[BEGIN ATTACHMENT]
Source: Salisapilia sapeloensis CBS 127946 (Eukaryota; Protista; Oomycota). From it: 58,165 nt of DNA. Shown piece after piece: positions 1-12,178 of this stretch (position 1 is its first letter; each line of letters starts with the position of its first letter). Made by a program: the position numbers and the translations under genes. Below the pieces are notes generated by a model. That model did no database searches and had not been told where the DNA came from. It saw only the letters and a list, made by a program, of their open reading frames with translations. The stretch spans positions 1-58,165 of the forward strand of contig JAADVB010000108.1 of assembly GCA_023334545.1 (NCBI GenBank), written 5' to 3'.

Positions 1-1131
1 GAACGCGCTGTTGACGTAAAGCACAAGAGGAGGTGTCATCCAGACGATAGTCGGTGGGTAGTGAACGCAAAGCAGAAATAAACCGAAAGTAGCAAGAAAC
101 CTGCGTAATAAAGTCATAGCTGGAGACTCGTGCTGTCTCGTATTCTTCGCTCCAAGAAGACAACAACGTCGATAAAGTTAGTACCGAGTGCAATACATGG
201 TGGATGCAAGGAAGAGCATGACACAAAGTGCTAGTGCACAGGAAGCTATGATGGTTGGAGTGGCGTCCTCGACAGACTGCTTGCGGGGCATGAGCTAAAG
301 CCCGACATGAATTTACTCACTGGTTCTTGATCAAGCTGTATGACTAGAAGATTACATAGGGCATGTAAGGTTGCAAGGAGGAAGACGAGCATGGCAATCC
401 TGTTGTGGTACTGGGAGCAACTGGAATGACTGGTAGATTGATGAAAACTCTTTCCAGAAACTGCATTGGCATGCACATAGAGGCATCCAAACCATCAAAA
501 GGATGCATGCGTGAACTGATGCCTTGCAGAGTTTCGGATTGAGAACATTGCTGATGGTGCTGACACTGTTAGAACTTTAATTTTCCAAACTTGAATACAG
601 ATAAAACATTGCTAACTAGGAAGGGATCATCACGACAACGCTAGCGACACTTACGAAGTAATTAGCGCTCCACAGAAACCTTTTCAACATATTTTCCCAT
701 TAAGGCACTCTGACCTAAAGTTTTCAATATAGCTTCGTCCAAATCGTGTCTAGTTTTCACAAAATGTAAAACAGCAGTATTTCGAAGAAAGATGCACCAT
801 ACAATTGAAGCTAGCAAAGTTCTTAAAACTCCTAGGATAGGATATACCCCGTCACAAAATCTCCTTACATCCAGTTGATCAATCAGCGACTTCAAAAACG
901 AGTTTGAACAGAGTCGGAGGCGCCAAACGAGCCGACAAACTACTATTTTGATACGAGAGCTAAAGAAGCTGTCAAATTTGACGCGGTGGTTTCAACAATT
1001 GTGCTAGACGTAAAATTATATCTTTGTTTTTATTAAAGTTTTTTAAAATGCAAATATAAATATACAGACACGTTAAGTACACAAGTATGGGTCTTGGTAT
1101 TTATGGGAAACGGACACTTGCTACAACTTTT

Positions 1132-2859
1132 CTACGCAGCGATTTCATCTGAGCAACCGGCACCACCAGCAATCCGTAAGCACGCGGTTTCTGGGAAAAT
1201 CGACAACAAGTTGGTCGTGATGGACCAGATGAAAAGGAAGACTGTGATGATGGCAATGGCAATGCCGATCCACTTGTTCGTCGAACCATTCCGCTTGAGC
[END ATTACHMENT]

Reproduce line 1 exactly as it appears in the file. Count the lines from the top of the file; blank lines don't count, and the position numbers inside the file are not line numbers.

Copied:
Source: Salisapilia sapeloensis CBS 127946 (Eukaryota; Protista; Oomycota). From it: 58,165 nt of DNA. Shown piece after piece: positions 1-12,178 of this stretch (position 1 is its first letter; each line of letters starts with the position of its first letter). Made by a program: the position numbers and the translations under genes. Below the pieces are notes generated by a model. That model did no database searches and had not been told where the DNA came from. It saw only the letters and a list, made by a program, of their open reading frames with translations. The stretch spans positions 1-58,165 of the forward strand of contig JAADVB010000108.1 of assembly GCA_023334545.1 (NCBI GenBank), written 5' to 3'.